Pieter and Evelien captured all @mentions in the #vk2012 debate, engaging in both content and network analysis. The hashtag was promoted by the public service broadcaster in Flanders, so it provides a useful point of entry into election-related discussions on Twitter and was frequented by politicians, journalists, and ordinary Twitter users. There was a significant spike in tweets on Election Day (14 Oct. 2012), with far less activity on other days - usually around 200 tweets per day. Activity picked up somewhat during the final week of the campaign.

Twitter and Minor Parties in the US Election

The next presenter on this AoIR 2013 panel is Christian Christensen, whose interest is in the minority parties in the US presidential election. He examined the tweets of four minority parties, defined as parties which had enough ballot listings across the states to technically be able to win the election: the Libertarians, the Greens, the Constitution Party, and the Justice Party. This, then, is a study of third party politics - and such parties have traditionally adhered to a polarising and populist style of politics.

In combination, the four parties' candidates had some 129,000 Twitter followers, led by the Libertarians with 100,000. They tweeted only a limited amount of time during the campaign, mostly during the debates and on the day before Election Day. Retweets of their tweets were often centred around a small number of original tweets, and were more or less proportional to their total number of followers.

Twitter Humour in the US Election Debates

Well, with our Twitter and Society book officially launched, I'm now in a final AoIR 2013 session on politics and Twitter. First off, Kevin Driscoll is presenting on the role of Twitter in the US presidential election, noting how much "Twitter's opinion" was used as a yardstick for overall public opinion. There is some slippage here: "Twitter" as the Twitter community, "Twitter" as Twitter, Inc., and "Twitter" as a source of opinion data.

Kevin and his colleagues examined the Twitter activity around the three US presidential debates, following the live Twitter streams as the debates happened and dynamically adding more and more keywords to track on Twitter. They divided these tweets into retweets and original tweets. Some 0.01% of all users accounted for around 25% of all retweeted posts - and these users included politicians, pundits, journalists, comedians, and a variety of other accounts; 62 comic accounts were the source of 4% of all retweets.

Twitter and Society Has Been Launched

I'll be writing much more about this very soon, but for now just a quick note to say that one of the major events at AoIR 2013 was the launch of Twitter and Society, the new collection edited by Katrin Weller, Jean Burgess, Merja Mahrt, Cornelius Puschmann and me which will be published by Peter Lang in the coming days. The book contains more than 30 chapters by a stellar line-up of Internet scholars, and should be listed on Amazon and the Peter Lang site within the next week - I'll post an update then. For a preview of what's covered, and for further updates, check the @twitsocbook Twitter account - and for now, here's a group shot of some of our contributors and editors, with the very first copies of the book.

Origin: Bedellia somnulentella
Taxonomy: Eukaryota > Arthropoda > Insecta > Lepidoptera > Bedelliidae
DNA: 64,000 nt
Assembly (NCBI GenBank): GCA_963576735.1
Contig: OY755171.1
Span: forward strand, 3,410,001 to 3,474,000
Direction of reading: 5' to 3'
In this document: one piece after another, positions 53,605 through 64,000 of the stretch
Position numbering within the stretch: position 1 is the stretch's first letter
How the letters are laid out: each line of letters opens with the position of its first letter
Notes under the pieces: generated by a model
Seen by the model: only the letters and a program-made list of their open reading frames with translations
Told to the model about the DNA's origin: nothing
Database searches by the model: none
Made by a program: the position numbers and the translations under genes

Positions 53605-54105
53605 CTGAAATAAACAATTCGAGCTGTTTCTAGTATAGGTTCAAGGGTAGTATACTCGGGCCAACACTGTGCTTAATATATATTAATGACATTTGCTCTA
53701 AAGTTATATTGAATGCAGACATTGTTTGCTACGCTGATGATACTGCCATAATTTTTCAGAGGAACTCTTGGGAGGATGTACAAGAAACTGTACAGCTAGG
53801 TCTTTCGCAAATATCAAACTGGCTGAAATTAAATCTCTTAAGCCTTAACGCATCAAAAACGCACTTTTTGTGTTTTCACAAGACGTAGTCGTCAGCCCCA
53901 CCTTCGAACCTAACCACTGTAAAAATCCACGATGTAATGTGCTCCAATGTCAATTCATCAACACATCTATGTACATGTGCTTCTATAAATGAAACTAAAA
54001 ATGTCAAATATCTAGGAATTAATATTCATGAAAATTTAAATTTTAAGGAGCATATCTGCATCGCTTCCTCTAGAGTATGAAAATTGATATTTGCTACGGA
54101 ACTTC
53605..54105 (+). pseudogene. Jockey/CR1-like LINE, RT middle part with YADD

#aufschrei: Germany's First Major Twitter Debate

The final presentation in our AoIR 2013 panel is Stine Eckert, whose focus is on the #aufschrei hashtag in the German-language Twittersphere that reacted to the issue of sexual harassment, in January 2013. It was prompted by a number of mainstream media articles about sexism and sexual harassment, from a prominent German politician as well as in other public spaces; as more such examples came to light, the Twitter hashtag #aufschrei was suggested as a means to compile and curate such stories! continuing over several days. The hashtag itself received further mainstream media attention.

How did the #aufschrei debate evolve, then, what links were being shared, and what format did the tweets take? Stine coded some 9,000 #aufschrei tweets, especially finding tweets about the debate, tweets supporting the women reporting these cases, and tweets moving the discussion into other, sometimes off-topic areas as key categories of tweet topics. Tweets about the debate often engaged in meta-discussion about the #aufschrei phenomenon itself, while support tweets expressed their sympathy with the stories shared; at the same time, there were also some misogynist statements, jokes, and other types of responses. Overall, some 44% engaged in debate, media, and political discussion; 33% offered examples and support; 23% contained misogynistic statements and jokes.